Jazzy Tribute

Jazz invades the The Old Dillard Museum

The mirrored ball spins slowly, casting sparkling light on the walls and ceiling of the intimate club and illuminating local blues mama Juanita Dixon with its dappled light. She's waiting to belt out torchy blues for technicians from Palm Beach County's WXEL-TV (Channel 42), who are preparing to tape a segment on women in jazz. But the true star of the show is the set, the newly opened Jazz Room at the Old Dillard Museumin Fort Lauderdale.

The 1924 building, the first "colored" school in Fort Lauderdale, is today on the National Register of Historic Places and serves as an African-American cultural center for the Broward County school system. It's jazz connection is renowned alto saxophonist Julian "Cannonball" Adderley. "Cannon," as everyone called him, came to teach music and direct the band at Dillard High School in 1948, when he was just 19 years old and a brand-new graduate of Florida A&M University. Cannon's years of teaching at Dillard and playing in the cluster of jazz clubs in the heart of Fort Lauderdale's then-thriving black music community served as his launching pad to stardom. In 1955 he migrated to New York City to form an ensemble with his equally famous brother, trumpeter Nat Adderley.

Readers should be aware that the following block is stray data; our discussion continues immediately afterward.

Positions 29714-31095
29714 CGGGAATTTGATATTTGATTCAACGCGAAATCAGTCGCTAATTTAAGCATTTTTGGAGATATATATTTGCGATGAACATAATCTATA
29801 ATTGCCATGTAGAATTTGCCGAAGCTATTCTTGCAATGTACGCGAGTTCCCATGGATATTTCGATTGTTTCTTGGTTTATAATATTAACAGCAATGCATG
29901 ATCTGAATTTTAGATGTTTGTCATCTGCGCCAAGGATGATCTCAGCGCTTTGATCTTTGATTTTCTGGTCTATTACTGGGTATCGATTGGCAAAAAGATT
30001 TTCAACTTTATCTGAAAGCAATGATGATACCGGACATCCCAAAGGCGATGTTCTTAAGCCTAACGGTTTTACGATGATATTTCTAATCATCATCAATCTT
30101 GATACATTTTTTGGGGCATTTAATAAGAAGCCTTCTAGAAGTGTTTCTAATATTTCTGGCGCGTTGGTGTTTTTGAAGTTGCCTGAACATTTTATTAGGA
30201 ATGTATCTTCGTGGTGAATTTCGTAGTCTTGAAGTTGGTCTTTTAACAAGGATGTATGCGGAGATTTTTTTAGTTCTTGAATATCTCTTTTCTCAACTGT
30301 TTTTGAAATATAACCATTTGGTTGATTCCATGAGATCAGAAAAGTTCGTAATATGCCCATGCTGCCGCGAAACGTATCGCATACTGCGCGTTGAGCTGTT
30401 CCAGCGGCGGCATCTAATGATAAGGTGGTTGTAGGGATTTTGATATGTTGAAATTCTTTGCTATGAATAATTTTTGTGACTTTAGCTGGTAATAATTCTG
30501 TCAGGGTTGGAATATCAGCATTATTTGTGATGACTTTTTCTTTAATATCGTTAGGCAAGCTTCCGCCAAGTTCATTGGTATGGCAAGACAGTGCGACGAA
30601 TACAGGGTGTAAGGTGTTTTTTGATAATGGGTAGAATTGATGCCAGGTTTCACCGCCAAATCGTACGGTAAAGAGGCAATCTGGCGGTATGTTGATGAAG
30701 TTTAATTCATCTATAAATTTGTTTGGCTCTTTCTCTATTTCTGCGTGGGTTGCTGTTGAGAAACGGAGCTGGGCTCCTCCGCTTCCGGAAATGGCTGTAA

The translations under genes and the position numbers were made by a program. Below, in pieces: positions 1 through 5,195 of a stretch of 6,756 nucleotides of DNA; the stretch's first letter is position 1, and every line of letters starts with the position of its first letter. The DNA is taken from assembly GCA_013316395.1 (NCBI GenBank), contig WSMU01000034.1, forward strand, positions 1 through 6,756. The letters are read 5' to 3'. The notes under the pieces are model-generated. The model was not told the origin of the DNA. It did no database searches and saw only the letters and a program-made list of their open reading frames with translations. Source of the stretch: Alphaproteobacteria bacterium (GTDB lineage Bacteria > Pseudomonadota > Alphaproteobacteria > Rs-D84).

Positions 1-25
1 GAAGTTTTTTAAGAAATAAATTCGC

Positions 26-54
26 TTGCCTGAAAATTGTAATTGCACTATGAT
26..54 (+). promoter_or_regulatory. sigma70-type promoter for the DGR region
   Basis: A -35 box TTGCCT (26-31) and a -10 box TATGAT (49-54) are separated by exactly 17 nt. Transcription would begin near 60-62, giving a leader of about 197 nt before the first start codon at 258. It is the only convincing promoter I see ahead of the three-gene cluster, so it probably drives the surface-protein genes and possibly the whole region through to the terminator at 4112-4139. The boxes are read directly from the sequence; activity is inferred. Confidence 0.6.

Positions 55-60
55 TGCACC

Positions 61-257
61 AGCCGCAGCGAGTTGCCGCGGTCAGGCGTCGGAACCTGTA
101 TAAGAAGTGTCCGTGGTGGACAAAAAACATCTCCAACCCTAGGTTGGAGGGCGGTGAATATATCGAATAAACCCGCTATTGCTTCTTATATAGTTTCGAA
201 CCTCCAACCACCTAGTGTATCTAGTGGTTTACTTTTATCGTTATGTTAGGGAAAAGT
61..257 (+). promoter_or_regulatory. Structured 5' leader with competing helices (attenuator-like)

The Jazz Room pays homage to both Adderley brothers with photos, books, original record jackets, and other artifacts. It also places the larger Florida jazz scene into context by highlighting the performers and venues of the jazz age on a "wall of fame." You can listen to sizzlin' oldies on the vintage jukebox, watch videos of old-time jam sessions, and maybe even catch one of the periodic live performances scheduled on the stage, a replica of one from a typical '40s jazz club.

And through August 18, the neighboring gallery features "Jazz: Language of the Soul," a visual-arts interpretation of jazz through dolls, quilts, and ceramics made by local craftswomen Kianga Hanif and Daphne Dowell.

 
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